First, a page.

UK Sets Energy Price Cap for Retail Users
UK domestic consumers will find their energy bills capped from this winter, said the UK government's Department for Business, Energy and Industrial Strategy (Beis) July 19.
The Domestic Gas and Electricity (Tariff Cap) Bill completed its passage through parliament July 18 2018, and the energy regulator Ofgem will cap standard variable and default energy tariffs. A government spokesperson said that Ofgem would consult with industry on the best way to do that over the summer. Opponents of a cap have said that retailers would push up their prices before the cap comes into place.
The cap will be in place from the end of 2018 until 2020 when Ofgem will recommend if the cap should remain on an annual basis up to 2023. Ofgem will review the level of the cap at least every six months while it is in place, the statement said.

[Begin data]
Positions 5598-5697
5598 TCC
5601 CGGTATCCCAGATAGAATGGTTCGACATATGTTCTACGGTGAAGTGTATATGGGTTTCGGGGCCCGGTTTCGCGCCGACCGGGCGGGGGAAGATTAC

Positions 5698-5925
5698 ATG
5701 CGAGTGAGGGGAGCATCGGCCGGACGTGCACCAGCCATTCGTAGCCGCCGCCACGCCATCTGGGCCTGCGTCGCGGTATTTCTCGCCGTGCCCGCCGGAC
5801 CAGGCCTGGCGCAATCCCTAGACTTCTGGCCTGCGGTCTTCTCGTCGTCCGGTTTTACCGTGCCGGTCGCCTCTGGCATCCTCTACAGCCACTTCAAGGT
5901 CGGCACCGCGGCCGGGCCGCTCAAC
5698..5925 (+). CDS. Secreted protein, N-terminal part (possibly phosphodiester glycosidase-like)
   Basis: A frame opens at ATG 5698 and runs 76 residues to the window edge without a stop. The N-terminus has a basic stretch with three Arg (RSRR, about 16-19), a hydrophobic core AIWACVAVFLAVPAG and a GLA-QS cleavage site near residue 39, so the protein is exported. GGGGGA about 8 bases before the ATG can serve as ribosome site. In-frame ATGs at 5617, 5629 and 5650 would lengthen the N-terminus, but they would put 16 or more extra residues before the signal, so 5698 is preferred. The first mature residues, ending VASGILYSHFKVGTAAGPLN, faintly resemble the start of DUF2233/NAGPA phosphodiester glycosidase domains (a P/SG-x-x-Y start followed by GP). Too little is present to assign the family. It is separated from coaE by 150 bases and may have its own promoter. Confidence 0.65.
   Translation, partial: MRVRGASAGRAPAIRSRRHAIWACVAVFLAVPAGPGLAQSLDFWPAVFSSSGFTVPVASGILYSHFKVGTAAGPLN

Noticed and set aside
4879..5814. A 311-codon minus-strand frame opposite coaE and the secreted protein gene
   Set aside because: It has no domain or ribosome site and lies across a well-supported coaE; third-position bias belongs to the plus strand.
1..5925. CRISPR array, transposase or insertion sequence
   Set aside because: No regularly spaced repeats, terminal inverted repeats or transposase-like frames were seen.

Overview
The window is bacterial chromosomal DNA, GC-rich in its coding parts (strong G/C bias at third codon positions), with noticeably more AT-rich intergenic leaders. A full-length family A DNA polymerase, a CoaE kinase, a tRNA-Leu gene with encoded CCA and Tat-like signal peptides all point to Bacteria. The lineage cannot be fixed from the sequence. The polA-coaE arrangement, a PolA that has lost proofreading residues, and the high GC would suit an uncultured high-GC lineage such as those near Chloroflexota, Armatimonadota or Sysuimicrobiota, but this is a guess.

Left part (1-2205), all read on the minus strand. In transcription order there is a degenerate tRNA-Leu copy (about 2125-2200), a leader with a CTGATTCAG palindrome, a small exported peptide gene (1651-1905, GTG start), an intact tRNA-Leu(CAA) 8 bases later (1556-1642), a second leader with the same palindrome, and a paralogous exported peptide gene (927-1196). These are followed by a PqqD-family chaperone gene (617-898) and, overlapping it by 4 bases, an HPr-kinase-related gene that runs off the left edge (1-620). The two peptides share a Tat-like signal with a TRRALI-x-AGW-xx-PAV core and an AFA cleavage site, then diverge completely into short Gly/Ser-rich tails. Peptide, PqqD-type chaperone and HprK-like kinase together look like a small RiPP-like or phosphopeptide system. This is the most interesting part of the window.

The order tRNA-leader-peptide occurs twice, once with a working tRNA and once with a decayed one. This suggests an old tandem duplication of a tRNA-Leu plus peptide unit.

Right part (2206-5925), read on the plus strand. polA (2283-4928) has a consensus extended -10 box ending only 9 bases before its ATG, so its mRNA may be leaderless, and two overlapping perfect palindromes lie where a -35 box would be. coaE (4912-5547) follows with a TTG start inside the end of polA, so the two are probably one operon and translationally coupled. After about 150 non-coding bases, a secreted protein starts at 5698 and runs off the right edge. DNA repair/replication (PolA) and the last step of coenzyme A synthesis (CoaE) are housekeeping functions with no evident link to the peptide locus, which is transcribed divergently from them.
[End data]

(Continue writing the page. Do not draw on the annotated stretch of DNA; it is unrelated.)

Ofgem data comparing the default or standard variable tariffs of the 10 largest energy suppliers shows that these tariffs are still around £350 ($455)/yr more expensive than the cheapest deals on the market.
Beis published draft legislation in October 2017. In mid-2017 elections, the governing Conservative party promised to introduce the price cap, effectively taking the idea from the opposition Labour party.